the certainty of mathematics, rather than to argue for its certainty or uncertainty,
I will not devote much attention to the debate between the mainstream and the
maverick traditions. I will, however, make a brief comment towards the end of
this thesis about the possibilities of arguing for one or the other of these positions. At present, I will only make a short comment about the difference between
research mathematics and the mathematics shared by anybody who has learnt
mathematics in school.
It lies in the nature of research that it moves on the frontiers of our knowledge.
There will in such cases often be an uncertainty concerning the correctness of
the results or the interpretation of the results. Mistakes that have been made
may not have been spotted yet by the research community. This goes for any
science, mathematics not excluded. The history of mathematics has shown that
new methods of proof have been met with suspicion and that it takes a while
to settle the range of applicability of such methods. That there exists a degree of
openness in the new results of research, however, should not be taken as a defect
of established mathematics. When thinking about the certainty of mathematics,
the starting point should rather be our ordinary mathematics, which is shared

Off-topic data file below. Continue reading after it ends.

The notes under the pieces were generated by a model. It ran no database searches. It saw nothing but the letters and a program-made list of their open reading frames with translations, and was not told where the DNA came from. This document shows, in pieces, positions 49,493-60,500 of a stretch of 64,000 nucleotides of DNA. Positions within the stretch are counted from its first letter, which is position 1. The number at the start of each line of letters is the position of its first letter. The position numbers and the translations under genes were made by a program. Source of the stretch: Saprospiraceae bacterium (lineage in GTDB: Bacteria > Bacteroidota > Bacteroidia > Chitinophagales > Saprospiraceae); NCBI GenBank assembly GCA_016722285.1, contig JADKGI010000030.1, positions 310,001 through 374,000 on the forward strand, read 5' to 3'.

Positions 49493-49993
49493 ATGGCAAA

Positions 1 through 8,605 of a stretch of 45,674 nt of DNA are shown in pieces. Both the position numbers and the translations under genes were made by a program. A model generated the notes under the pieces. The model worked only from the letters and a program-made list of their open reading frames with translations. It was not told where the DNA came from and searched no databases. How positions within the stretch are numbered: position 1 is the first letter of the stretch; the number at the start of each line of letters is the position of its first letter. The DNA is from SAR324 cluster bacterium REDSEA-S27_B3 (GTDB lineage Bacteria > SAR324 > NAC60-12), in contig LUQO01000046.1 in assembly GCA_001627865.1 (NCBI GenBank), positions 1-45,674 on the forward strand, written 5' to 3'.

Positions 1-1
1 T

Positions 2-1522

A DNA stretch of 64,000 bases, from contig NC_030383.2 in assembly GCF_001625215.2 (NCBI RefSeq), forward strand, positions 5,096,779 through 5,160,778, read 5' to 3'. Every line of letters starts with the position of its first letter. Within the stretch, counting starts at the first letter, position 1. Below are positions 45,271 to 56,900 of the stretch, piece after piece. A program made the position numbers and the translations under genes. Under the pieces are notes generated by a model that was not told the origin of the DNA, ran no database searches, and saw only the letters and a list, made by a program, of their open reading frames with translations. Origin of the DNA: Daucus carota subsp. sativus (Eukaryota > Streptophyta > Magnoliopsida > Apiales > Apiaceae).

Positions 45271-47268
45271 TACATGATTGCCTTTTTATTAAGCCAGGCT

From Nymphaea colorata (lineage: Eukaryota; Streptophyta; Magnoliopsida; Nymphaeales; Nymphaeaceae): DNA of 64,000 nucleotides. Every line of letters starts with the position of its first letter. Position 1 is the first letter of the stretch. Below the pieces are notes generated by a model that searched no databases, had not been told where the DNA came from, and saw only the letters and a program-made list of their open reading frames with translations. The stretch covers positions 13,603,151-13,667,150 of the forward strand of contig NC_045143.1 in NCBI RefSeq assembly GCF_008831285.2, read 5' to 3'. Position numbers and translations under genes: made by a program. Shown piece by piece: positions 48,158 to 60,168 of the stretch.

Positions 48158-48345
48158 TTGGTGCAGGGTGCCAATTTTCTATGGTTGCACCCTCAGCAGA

by most human beings – not only by research mathematicians.
2.7 Certainty and Being Certain
At this point, having surveyed these suggestions, I shall turn to a more general
discussion of the concept of certainty – of being certain, and of attributing certainty to something. I make no claims to a complete discussion of this concept,
but I shall in particular explore the contrast between things we do claim to be
certain about and things we attribute certainty to. In addition, I will consider
the difference between facts to which we explicitly attribute certainty and mat34
William Aspray and Philip Kitcher, eds. History and Philosophy of Modern Mathematics. Minneapolis: University of Minnesota Press, 1988, p. 17.
35
Reuben Hersh. ‘Some Proposals for Reviving the Philosophy of Mathematics’. In: New Directions in the Philosophy of Mathematics. Ed. by Thomas Tymoczko. 2nd ed. Princeton: Princeton
University Press, 1998, p. 17, emphasis in the original.
24
2. Certainty
ters the certainty of which is tacitly presupposed. The aim of this section is to
argue that certainty is not a homogenous concept that we use the same way in
all the situations in which it occurs. One has to be open to the possibility that
certainty, when used with regard to mathematics, is a different concept than in,
say, everyday empirical contexts.
To begin with, it is worth distinguishing between expressions such as ‘I’m
convinced that …’; ‘I’m certain of …’; ‘It’s certain that …’; and ‘… is certain’.
Spontaneously, one would say that there is a difference between being certain
of and attributing certainty to something. The phrase ‘… is certain’ seems to be a
stronger claim than merely saying that I am certain of something. Here is a way
of understanding the difference between the above expressions: the declaration
that one is certain of something or convinced of something seems to be a report
of a subjective state of conviction (which implies that there is a possibility of a